Online learning tools like Zoom (ZM), Instructure’s (INST) Canvas, Cisco System’s (CSCO) WebEx and a host of other ed tech companies are coming to the aid of schools across the US as they suspend or shift classes online due to the coronavirus outbreak.
Columbia University, Amherst College, the University of Washington, and Harvard University are among the growing list of universities that have announced that they will provide online classes, as campuses temporarily shut down in response to the contagion. More than 500 K-12 schools have also made the shift.
Jamie Candee, CEO of Edmentum, said that since the outbreak of the coronavirus in the US in January, the company has seen a surge in interest in its online educational tools. On March 9, the company had over 140 districts register for its online platform in under an hour. Renee Patton, Cisco’s global director of education, said that sign-ups for its WebEx video platform are soaring. "We've actually seen a 700% increase in adoption of WebEx specifically since then, since the outbreak," she said.
Patton said the outbreak has prompted more schools to develop emergency plans. “I think many schools and universities, unfortunately, wait until a crisis hits before they think through plans. I’m not saying that universally, but I think this has given them a chance to kind of figure out how do we address continuity of learning, and what are some of the things that we can do to make sure that we stay up and running,” she said. Melissa Loble, chief customer experience officer of Instructure’s Canvas, an online course platform, said the company is ready to handle the added bandwidth.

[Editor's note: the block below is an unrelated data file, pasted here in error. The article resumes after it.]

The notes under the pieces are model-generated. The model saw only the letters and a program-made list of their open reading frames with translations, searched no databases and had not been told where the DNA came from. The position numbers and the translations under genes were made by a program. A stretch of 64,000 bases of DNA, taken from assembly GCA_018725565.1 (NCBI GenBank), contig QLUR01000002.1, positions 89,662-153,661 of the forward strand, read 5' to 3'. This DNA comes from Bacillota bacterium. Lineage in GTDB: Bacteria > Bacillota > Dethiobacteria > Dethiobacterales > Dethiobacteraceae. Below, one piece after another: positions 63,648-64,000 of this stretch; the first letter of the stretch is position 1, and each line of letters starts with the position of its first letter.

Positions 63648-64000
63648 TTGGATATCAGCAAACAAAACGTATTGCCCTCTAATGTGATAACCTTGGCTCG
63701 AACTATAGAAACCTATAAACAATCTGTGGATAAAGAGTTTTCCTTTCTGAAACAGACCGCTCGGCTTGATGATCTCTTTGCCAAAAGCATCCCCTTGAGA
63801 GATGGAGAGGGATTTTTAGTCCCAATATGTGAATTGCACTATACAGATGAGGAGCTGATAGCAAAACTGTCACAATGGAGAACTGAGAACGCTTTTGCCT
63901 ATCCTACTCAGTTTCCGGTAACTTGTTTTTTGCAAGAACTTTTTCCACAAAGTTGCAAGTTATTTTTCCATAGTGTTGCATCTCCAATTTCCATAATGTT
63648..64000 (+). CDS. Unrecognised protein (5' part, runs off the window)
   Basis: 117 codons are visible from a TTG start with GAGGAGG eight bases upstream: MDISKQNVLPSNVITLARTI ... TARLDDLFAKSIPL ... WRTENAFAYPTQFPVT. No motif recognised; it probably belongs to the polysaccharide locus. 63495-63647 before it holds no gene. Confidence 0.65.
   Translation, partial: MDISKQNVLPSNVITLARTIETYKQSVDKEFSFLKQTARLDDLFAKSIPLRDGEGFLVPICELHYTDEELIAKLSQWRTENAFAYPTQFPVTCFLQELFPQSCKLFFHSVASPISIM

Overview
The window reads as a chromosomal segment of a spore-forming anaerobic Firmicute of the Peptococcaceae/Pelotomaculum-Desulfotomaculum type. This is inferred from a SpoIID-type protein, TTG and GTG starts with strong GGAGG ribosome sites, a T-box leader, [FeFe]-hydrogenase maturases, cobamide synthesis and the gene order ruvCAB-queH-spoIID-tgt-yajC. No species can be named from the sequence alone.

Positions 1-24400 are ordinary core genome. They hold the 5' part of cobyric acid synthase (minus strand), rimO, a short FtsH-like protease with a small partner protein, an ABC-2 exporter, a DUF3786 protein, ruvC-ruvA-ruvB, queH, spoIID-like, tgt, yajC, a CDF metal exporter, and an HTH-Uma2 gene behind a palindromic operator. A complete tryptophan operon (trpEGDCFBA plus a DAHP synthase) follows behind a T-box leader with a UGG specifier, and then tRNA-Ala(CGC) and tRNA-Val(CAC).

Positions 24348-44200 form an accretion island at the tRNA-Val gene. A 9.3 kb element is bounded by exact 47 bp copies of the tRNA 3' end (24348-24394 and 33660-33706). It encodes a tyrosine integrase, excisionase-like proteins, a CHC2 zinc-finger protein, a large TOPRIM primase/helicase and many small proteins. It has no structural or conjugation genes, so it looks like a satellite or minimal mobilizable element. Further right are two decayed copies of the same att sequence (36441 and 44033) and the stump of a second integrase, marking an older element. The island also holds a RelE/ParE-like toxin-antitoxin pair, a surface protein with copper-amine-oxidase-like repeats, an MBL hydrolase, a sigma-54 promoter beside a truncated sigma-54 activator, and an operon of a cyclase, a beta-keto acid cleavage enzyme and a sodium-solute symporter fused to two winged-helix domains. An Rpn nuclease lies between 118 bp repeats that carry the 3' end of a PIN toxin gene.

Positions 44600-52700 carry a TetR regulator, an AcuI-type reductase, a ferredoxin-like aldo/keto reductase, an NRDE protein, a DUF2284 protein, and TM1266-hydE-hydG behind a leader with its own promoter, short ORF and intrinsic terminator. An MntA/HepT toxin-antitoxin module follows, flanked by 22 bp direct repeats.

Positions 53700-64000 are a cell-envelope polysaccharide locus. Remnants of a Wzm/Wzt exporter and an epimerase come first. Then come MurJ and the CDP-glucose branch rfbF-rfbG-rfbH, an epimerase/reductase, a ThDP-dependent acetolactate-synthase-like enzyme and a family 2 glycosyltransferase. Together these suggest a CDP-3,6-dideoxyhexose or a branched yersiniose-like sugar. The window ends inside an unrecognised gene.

“The platform automatically scales to support a wide range of concurrent users, and we are ramping up our engineering and support in order to scale much higher if needed. We have worked with Amazon Web Services for years to ensure that we develop our applications to deliver a great experience for students and teachers, whether they are viewing web pages, using our mobile apps, watching a video, or taking a quiz.”
Making sure all students have access to the tools is a concern. The University of Washington (UW), which had already incorporated online elements into its regular teaching curriculum, recently upgraded to a Zoom Pro license for about $200,000 in an effort to ensure that all students will have access to the platform.
UW is also making sure that students have the hardware they need to participate in online course offerings by providing laptops to students who need them. Students can also access the platform on their smartphones.
Edmentum’s Candee thinks that the temporary shift to online tech adds another tool in teachers’ toolboxes. “We know that technology will never replace a great educator. But we also know that students in our school systems have grown up with technology. This is not a difficult concept for them to learn. And kids want choice in terms of how they learn.”
Reggie Wade is a writer for Yahoo Finance